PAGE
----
Abstract [en]

    It has been well documented in adult studies that, as overall vocal intensity increases, the resulting increase in partials is greater in higher than in lower frequencies. Investigations involving children’s normal productions are uncommon however, and there is, as a consequence, little knowledge of how children’s vocal function differs from that of adults. Using long term average spectrum (LTAS) analysis, this study investigates the effects of vocal intensity variation on the voices of fifteen schoolchildren aged 10 years, singing in soft, mid and loud voice. Mean amplitudes, dynamic range, and gain in each frequency band were calculated, and means are presented as normative data for children’s vocal productions. Observed systematic effects of vocal loudness as well as male-female differences in the averaged spectra are discussed, and comparisons with adult data made.

  • 13. White, Peta
    Acoustic and Aerodynamic Measurements of Children’s Voices1998Doctoral thesis, monograph (Other academic)
  • 14. White, Peta
    Child Voice2000Collection (editor) (Other academic)
  • 15.
    White, Peta
    KTH, Superseded Departments (pre-2005), Speech, Music and Hearing. KTH Voice Research Centre.
    Formant frequency analysis of children's spoken and sung vowels using sweeping fundamental frequency production1999In: Journal of Voice, ISSN 0892-1997, E-ISSN 1873-4588, Vol. 13, no 4, p. 570-582Article in journal (Refereed)
    Abstract [en]

    High-pitched productions present difficulties in formant frequency analysis due to wide harmonic spacing and poorly defined formants. As a consequence, there is little reliable data regarding children's spoken or sung vowel formants. Twenty-nine 11-year-old Swedish children were asked to produce 4 sustained spoken and sung vowels. In order to circumvent the problem of wide harmonic spacing, F-1 and F-2 measurements were taken from vowels produced with a sweeping F-0. Experienced choir singers were selected as subjects in order to minimize the larynx height adjustments associated with pitch variation in less skilled subjects. Results showed significantly higher formant frequencies for speech than for singing. Formants were consistently higher in girls than in boys suggesting longer vocal tracts in these preadolescent bays. Furthermore, formant scaling demonstrated vowel dependent differences between boys and girls suggesting non-uniform differences in male and female vocal tract dimensions. These vowel-dependent sex differences were not consistent with adult data.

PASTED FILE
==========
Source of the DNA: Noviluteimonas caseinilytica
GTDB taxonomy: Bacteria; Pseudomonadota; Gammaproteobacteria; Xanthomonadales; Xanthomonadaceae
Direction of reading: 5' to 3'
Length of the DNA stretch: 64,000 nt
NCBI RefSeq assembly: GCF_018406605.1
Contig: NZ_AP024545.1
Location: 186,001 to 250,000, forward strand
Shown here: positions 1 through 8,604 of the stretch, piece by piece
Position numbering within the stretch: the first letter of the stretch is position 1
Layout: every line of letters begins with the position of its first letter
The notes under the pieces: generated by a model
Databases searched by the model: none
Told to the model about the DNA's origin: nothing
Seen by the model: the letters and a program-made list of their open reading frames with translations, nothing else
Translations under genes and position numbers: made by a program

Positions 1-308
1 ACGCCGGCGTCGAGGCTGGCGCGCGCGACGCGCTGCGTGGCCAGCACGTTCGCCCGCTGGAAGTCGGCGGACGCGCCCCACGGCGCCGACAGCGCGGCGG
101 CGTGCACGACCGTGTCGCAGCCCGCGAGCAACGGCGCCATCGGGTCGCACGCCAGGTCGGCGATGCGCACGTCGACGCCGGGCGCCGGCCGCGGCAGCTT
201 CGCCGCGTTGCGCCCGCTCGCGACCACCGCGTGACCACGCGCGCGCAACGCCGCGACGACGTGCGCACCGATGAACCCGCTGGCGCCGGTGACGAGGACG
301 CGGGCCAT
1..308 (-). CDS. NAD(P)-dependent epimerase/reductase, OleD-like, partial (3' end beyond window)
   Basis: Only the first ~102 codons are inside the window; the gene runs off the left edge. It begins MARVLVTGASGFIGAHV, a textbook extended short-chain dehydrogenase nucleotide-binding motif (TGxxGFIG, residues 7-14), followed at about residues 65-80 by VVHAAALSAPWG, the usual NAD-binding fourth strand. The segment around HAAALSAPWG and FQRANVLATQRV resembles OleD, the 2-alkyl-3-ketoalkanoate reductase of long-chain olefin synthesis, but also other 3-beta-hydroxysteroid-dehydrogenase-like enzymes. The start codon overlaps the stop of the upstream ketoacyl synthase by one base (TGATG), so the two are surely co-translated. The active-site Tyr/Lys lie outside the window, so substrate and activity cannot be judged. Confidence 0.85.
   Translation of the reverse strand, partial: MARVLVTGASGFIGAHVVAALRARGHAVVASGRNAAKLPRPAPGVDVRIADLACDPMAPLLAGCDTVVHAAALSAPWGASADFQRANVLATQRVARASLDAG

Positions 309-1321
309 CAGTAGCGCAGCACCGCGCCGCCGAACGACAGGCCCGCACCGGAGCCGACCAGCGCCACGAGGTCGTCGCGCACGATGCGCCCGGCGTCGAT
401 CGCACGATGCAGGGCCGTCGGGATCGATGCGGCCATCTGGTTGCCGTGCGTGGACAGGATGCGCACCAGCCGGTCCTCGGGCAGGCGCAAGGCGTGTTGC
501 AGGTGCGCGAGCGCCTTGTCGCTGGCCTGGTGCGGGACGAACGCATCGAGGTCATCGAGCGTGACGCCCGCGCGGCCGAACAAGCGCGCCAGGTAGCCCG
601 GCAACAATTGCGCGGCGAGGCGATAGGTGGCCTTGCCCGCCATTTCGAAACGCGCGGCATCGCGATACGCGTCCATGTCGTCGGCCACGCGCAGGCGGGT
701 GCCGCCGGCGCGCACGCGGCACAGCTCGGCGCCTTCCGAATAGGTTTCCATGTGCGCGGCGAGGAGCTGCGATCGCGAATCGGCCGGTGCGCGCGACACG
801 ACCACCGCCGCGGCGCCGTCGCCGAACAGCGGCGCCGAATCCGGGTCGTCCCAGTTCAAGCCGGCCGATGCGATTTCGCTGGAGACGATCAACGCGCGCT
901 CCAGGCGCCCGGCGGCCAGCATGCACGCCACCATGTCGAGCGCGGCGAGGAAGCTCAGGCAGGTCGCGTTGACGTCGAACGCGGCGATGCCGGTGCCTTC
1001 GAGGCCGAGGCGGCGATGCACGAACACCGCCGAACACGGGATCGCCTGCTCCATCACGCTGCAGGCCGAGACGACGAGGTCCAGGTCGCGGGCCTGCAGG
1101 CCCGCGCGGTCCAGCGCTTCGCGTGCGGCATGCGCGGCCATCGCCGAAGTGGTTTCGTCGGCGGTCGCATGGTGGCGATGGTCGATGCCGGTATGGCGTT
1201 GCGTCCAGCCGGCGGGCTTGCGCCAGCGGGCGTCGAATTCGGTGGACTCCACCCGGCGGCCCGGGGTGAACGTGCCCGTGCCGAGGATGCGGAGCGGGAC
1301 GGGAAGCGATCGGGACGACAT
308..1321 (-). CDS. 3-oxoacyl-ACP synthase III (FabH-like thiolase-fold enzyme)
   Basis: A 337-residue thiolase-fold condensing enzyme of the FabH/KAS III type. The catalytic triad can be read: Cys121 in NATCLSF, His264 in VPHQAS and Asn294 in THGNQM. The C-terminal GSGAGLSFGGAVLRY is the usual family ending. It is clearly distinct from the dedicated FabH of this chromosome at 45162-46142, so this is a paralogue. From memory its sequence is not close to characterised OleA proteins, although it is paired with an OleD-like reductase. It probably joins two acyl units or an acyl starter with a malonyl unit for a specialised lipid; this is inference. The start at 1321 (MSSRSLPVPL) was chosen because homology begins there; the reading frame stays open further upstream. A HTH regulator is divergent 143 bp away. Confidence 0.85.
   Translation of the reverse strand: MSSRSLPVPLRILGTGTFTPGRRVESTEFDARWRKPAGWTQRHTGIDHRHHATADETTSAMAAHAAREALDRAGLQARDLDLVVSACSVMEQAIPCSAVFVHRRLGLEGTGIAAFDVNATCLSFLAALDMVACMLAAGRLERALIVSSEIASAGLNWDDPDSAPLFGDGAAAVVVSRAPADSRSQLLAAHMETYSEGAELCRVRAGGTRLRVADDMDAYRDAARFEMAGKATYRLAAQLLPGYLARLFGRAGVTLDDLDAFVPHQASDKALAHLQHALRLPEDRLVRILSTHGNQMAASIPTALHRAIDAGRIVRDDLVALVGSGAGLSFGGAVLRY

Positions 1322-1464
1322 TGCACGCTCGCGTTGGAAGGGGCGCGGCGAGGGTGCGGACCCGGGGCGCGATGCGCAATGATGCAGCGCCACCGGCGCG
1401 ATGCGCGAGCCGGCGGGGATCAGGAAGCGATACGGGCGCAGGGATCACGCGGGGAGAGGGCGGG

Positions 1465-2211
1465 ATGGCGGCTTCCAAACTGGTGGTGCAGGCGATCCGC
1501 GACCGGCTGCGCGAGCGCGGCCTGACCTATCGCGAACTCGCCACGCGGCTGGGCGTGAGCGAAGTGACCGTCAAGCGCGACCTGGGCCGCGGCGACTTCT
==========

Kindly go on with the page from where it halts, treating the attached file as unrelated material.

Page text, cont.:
• 16.
    White, Peta
    KTH, Superseded Departments (pre-2005), Speech, Music and Hearing.
    Formant frequency analysis of children’s spoken and sung vowels using sweeping fundamental frequency production1998In: TMH-QPSR, ISSN 1104-5787, Vol. 1-2, p. 43-52Article in journal (Other academic)
    Abstract [en]

    High-pitched productions present difficulties in formant frequency analysis due to wide harmonic spacing and poorly defined formants. As a consequence, there is little reliable data regarding children’s spoken or sung vowel formants. In order to circumvent the problem of wide harmonic spacing, 29 11-year-old Swedish children were asked to produce four sustained spoken and sung vowels with a sweeping F0. F1 and F2 measurements were taken. Experienced choir singers were used as subjects in order to minimise the larynx height adjustments associated with pitch variation in less-skilled subjects. Results showed significantly higher formant frequencies for speech than for singing. Formants were consistently higher in females than in males suggesting longer vocal tracts in these preadolescent boys. Furthermore, formant scaling demonstrated vowel-dependent differences between boys and girls suggesting non-uniform differences in male and female vocal tract dimensions. These vowel-dependent sex differences were not consistent with adult data.

  • 17.
    White, Peta
    KTH, Superseded Departments (pre-2005), Speech, Music and Hearing.
    Long-term average spectrum (LTAS) analysis of developmental changes in children's voices2000In: TMH-QPSR, ISSN 1104-5787, Vol. 41, no 3, p. 85-88Article in journal (Other academic)
    Abstract [en]

    Long­term average spectrum (LTAS) analysis has been found to offer representative information on voice timbre. It provides spectral information averaged over a period of time and is particularly useful when persistent spectral features are under investigation. The aim of this study was to compare perceived and actual sex of the recorded voices of children to the LTAS characteristics. A total of 320 children, 20 boys and 20 girls in each of eight age groups (range 3 to 12 years), were recorded singing a nursery rhyme. In an earlier analysis, the recorded voices were evaluated with respect to perceived sex by expert listeners. Mean LTAS analysis for boys and girls groups revealed a peak at 5 kHz for children consistently perceived as boys (whether male or female in actuality), and a flat spectrum at 5 kHz for children consistently perceived as girls.

  • 18.
    White, Peta
    KTH, Superseded Departments (pre-2005), Speech, Music and Hearing.
    Some acoustic measurements of children’s voiced and whispered vowels1994In: Voice: Journal of the British Voice Association, ISSN 0966-789X, Vol. 4, no 1, p. 1-14Article in journal (Refereed)
  • 19.
    White, Peta
    KTH, Superseded Departments (pre-2005), Speech, Music and Hearing.
    Voice source and formant frequencies in 11-year-old girls and boys2000In: Child Voice / [ed] White, P., KTH Royal Institute of Technology, 2000, p. 13-26Chapter in book (Other academic)